This more commercial option cost between $500 – $700 based on the features and technology provided, but they all work basically the same.  They also require being placed close to an electric outlet.  This technology provides a better seal and air extraction system than the manual vacuum pump which is why it provides several more days of storage without noticeable change in the quality of the wine.  I have considered buying such a system, but I have not yet, as I have very few bottles that would require five or six days of storage.  Additionally, I have not been entirely comfortable with the value point of the technology.  I expect more competition in this field, with improved quality and durability and a lower price in the near future.  I am open to buying such a system, but have not done so yet.  I keep monitoring this type of device though to see what is available and if it is coming to a value point where I am comfortable purchasing one.

The top of the line unit to store opened bottles costs several thousand dollars and can be configured to store as many bottles as you like.  They typically come in a configuration to store four bottles, but can be customized to store less or more.  Additionally, they can be provided as a counter top unit or designed to be built into the wall or cabinetry.  Wine features such as this type of storage unit plus Vintec or other manufacturer’s cellar units are now being featured as key aspects of kitchen renovations.  I love things that are very functional and very stylish and this type of system fits both characteristics!

These systems are manufactured as closed systems where a tight seal is provided for each bottle.  They typically have temperature control to be able to adjust the temperature to be suitable for a certain type of wine (sparkling versus white versus red).  They have much higher quality parts and are custom assembled to suit your needs.  I am hopeful to get such a unit someday when I have the money and also know that I will be living in that house for a long, long time.  They will allow a wine to be opened and drunk over several weeks. The reason they work so well is that they ensure air cannot creep into the space in the bottle as the air has been replaced with carbon dioxide, nitrogen and argon.  By doing so, oxidation has been reduced drastically, preserving the quality of the wine longer.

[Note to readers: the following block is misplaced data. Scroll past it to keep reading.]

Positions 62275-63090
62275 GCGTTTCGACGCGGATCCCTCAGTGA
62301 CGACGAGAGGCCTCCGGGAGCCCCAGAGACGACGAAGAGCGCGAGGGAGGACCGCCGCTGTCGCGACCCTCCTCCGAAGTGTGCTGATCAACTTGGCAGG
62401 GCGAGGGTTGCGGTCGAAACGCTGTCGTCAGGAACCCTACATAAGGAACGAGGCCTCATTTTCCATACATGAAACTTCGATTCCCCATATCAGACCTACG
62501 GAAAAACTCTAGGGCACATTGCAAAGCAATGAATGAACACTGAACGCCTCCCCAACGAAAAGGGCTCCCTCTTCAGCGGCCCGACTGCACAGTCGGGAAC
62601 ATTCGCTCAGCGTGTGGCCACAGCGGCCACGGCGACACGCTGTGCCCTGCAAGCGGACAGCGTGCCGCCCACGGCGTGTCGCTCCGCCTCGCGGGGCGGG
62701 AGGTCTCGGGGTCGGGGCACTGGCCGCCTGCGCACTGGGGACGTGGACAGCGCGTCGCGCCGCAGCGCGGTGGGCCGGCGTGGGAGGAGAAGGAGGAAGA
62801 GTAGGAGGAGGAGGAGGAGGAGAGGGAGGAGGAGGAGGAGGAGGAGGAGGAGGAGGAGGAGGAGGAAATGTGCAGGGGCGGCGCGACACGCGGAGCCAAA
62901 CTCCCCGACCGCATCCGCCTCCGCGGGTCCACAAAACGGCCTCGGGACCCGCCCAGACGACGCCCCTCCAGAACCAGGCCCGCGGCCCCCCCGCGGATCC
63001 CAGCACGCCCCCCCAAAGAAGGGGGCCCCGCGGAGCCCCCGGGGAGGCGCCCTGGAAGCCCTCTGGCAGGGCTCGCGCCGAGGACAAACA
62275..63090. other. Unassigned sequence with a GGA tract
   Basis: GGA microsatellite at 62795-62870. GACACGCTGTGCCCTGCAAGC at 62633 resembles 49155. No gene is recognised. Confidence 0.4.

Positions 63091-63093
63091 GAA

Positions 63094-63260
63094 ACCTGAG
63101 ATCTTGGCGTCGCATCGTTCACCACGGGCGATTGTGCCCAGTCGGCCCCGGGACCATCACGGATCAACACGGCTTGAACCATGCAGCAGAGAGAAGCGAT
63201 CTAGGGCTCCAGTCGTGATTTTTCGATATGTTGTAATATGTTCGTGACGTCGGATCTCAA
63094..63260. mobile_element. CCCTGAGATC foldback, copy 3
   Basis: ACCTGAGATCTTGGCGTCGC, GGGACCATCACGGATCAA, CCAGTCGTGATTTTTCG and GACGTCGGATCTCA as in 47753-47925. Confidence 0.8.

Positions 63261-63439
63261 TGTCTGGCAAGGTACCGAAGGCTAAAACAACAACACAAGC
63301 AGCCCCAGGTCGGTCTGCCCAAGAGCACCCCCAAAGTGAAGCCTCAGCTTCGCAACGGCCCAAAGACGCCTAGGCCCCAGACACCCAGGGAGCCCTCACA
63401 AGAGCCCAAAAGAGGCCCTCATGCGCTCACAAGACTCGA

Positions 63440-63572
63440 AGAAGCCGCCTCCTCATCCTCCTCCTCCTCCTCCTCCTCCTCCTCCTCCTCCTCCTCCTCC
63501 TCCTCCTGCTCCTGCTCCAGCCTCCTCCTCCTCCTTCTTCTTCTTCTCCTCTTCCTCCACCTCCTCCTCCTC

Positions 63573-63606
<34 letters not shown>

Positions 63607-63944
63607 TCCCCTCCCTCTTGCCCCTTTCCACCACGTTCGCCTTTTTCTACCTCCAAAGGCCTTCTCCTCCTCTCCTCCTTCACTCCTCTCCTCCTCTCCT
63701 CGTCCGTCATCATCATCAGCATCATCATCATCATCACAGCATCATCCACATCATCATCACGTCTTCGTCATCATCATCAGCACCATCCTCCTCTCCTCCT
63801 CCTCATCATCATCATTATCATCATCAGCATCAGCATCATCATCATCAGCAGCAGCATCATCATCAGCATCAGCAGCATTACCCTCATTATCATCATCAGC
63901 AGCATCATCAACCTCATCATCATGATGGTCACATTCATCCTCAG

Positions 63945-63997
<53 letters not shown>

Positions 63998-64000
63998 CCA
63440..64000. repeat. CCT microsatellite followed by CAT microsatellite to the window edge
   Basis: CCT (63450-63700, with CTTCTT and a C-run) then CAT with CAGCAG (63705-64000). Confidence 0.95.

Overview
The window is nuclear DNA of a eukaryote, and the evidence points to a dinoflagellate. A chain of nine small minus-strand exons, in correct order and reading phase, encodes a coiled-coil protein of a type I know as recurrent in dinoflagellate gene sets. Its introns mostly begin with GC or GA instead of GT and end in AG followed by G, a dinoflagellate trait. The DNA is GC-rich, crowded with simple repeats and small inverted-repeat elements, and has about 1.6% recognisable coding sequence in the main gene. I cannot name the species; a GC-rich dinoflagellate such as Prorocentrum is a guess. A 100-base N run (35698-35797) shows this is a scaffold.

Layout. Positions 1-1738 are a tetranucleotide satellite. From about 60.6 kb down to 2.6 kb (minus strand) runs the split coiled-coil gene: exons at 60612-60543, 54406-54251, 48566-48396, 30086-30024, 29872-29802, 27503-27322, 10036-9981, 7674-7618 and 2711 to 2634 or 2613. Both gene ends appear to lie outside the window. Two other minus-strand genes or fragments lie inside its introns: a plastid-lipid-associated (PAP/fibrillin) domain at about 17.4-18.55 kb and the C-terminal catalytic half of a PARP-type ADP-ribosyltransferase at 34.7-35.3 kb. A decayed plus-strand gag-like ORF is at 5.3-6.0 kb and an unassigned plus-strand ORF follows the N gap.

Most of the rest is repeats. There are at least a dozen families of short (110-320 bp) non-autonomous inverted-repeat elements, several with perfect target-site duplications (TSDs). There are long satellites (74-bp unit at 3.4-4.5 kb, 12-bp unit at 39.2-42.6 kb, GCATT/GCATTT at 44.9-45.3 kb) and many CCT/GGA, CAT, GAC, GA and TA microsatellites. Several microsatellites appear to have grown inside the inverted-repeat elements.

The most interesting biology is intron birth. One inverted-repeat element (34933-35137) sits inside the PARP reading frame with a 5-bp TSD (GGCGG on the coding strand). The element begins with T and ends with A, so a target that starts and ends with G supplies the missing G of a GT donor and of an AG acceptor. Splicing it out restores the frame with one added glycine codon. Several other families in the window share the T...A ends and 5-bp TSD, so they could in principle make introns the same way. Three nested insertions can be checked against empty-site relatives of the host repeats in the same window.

There are a number of suitable options to keep your wine as fresh as you need it once you have opened the bottle.  They come at different value points and vary based on how long you would typically need to keep bottles opened before finishing them.  The important thing is to always stopper the bottle with one method or another as soon as you can and to extract as much air as you can from the bottle.  This will slow the rate of deterioration and preserve your wine at a level enjoyable for drinking for a longer period of time.


Steve Shipley, author Wine Sense, out early 2014. Published by InkIT Publishing
© 2013.  Steve Shipley
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French versus American Oak – is there a winner?

I have noticed recently a bit of wine competition going on.  Of course, living in Australia and having a place in The Hunter Valley, I have my favorites and will defend them to the death.  But I am a pretty open-minded guy who loves to continue to taste new experiences and continuously learn about new and different things.

Next Friday I am going to a ‘Best of USA versus Australia’ wine tasting and four-course meal in Melbourne.  What a great night that will be!  Its only $150 per head and the 13 wines and food look magnificent.  If you are interested, I would love to see you there.  Contact Top Australian Wines or just order tickets online.